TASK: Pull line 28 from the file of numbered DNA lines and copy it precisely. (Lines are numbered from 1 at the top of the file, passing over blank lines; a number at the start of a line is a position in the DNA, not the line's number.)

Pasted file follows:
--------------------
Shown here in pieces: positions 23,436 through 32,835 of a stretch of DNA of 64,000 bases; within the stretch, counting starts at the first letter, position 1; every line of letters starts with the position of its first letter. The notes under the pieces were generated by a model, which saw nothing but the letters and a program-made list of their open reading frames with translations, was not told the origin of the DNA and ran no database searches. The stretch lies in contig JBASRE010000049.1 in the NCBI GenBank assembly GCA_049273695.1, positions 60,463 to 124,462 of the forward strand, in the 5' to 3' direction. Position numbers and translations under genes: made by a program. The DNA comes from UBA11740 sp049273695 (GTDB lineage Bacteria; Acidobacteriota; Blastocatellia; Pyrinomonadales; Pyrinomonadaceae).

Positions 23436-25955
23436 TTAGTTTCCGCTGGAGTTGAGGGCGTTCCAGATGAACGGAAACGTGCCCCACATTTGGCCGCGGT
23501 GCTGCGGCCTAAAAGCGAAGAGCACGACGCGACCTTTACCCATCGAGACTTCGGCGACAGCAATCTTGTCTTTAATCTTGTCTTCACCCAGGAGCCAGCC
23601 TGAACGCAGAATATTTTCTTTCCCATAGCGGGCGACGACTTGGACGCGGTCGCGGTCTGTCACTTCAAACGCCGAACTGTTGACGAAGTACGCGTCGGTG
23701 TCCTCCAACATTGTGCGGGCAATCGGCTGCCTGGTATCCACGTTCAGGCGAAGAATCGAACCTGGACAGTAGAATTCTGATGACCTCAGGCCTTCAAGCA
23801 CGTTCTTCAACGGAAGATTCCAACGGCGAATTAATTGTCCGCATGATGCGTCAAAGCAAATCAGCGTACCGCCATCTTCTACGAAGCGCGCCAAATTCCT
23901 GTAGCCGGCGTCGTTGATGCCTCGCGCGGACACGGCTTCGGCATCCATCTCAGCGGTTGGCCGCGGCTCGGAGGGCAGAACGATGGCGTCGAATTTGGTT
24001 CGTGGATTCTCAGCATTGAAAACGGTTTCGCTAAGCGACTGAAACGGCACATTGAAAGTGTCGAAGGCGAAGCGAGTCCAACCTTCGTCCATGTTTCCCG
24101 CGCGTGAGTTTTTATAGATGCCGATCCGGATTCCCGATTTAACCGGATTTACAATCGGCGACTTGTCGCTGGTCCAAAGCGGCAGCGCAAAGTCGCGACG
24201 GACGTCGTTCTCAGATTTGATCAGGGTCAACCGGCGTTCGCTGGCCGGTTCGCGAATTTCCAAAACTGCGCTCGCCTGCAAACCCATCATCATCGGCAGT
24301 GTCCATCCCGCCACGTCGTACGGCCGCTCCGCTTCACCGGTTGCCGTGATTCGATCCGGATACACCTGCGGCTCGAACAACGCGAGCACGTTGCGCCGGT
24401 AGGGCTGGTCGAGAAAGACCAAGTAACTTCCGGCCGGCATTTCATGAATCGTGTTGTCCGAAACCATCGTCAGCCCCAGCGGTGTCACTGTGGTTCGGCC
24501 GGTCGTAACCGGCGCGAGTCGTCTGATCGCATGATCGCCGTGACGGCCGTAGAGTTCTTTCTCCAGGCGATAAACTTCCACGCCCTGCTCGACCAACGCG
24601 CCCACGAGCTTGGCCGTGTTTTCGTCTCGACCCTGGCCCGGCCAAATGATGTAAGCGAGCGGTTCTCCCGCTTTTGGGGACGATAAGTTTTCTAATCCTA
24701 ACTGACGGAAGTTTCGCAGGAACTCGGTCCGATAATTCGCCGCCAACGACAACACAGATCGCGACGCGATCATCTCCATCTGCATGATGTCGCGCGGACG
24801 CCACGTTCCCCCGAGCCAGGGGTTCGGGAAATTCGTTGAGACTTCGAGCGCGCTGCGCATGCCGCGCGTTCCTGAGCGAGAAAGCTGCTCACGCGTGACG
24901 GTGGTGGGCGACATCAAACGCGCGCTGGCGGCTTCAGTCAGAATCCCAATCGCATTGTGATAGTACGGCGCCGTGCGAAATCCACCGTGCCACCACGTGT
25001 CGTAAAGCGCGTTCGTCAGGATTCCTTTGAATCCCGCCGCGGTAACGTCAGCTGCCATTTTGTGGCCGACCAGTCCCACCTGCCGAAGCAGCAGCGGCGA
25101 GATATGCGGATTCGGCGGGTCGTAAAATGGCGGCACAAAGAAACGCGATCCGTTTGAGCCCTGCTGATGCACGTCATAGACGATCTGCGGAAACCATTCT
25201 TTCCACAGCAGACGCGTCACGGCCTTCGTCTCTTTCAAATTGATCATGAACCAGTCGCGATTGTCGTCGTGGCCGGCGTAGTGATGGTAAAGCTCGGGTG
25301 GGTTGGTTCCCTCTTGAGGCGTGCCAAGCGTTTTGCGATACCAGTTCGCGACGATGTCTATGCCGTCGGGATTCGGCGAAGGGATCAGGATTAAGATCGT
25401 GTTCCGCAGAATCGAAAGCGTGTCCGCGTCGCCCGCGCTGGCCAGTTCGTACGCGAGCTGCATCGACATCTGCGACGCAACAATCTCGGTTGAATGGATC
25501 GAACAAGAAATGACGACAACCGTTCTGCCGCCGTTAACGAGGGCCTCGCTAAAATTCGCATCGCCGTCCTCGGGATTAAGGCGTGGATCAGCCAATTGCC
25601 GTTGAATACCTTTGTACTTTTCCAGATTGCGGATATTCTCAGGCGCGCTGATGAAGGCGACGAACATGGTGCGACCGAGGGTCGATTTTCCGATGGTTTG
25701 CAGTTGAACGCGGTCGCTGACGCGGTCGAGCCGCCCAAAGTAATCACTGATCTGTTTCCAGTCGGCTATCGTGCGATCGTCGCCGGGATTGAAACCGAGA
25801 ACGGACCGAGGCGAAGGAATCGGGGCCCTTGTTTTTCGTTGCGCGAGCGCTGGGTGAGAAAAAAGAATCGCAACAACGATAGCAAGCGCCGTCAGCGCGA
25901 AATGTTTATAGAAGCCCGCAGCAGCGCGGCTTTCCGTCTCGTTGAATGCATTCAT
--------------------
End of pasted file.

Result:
25901 AATGTTTATAGAAGCCCGCAGCAGCGCGGCTTTCCGTCTCGTTGAATGCATTCAT